Today, Governor Murphy signed legislation that will dramatically impact the temporary staffing industry and its workers in the State of New Jersey.

As expressed in the law’s text, the motivation behind the legislation is to bring regulation to an industry that has been largely unregulated and address abuses directed toward temporary workers.  Unions and worker’s rights advocates are celebrating the law’s passage.  Temporary staffing agencies and their clients oppose the bill and continue to express their strong concerns because several of the law’s provisions are likely to create significant financial hardship and confusion upon implementation.    

The law contains more than ten separate sections creating new mandates related to employee disclosure, recordkeeping, registration, transportation, and other categories.  These disclosure and notification requirements and related penalties can apply to temporary staffing agencies as well as their clients.

In addition to new disclosure and recordkeeping requirements that will increase agencies’ and clients’ operating costs, the law prohibits both the temporary staffing agency and the client from charging the temporary employees for transportation to and from worksites.  Similarly, agencies cannot charge workers for meals or equipment if those charges cause wages to fall below minimum wage.   Temporary staffing agencies are also required to employ personnel, or work with personnel, who can effectively communicate with temporary workers in their native language.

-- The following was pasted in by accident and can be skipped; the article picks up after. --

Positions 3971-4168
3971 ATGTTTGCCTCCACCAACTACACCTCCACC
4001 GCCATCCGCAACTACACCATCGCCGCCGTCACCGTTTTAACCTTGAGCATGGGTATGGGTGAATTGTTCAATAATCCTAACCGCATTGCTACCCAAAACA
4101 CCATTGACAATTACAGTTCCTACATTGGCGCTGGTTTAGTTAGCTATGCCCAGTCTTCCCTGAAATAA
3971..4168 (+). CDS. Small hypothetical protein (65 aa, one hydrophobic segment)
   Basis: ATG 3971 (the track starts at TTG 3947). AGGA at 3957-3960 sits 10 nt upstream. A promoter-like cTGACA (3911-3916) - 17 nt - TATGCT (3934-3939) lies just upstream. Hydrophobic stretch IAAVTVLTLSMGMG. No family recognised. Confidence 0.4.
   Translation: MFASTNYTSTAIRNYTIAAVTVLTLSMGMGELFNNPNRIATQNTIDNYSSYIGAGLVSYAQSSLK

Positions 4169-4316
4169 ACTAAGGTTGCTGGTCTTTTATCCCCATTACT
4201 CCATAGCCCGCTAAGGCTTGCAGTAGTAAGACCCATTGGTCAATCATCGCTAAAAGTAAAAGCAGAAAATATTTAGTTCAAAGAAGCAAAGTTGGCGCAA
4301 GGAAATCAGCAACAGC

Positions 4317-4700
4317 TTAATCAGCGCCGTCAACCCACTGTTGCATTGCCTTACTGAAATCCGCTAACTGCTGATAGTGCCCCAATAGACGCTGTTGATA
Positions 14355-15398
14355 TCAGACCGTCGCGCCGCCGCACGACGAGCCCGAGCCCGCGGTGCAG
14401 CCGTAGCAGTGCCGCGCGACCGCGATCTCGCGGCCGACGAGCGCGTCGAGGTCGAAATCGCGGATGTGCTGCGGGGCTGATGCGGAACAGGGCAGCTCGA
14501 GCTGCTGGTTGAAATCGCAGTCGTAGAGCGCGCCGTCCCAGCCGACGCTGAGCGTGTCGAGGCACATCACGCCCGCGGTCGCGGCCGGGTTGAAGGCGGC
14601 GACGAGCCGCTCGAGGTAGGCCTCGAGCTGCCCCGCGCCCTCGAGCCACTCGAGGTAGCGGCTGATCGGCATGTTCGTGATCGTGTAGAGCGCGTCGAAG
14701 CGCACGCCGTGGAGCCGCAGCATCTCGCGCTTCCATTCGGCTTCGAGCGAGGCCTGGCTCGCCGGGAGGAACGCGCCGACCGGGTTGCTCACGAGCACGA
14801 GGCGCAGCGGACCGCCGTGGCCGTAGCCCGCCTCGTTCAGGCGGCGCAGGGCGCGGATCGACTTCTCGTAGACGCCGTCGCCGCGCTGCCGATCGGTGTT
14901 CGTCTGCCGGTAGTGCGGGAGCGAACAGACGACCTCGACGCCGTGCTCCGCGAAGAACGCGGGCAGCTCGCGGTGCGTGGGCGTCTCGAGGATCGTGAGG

The law limits the amount a temporary staffing agency can charge when a worker transitions to a client’s payroll.  Further, the law requires temporary workers to receive the same rate of pay and benefits as a client’s direct employees working the same position.

Although temporary staffing companies are already required to register with the State, this law appears to increase the costs associated with that registration process.  It is not clear yet how the current registration process and new registration process may differ beyond the higher fees and insurance requirements.  The State will maintain a list of properly registered temporary staffing companies and clients who work with unregistered or suspended temporary staffing companies will face penalties.

The law permits employees to dictate their pay schedule.  In other words, the temporary workers have the ability to tell the staffing agency whether they want to be paid weekly, bi-weekly, or otherwise.  Staffing agencies will need to determine whether their payroll systems can provide for this type of flexibility.

Each of these provisions will result in additional costs to both staffing agencies and their clients.

Temporary staffing agencies, their clients, and those third parties working with them should prepare to devote resources, time and attention to making sure they are ready to implement the many reforms within this law.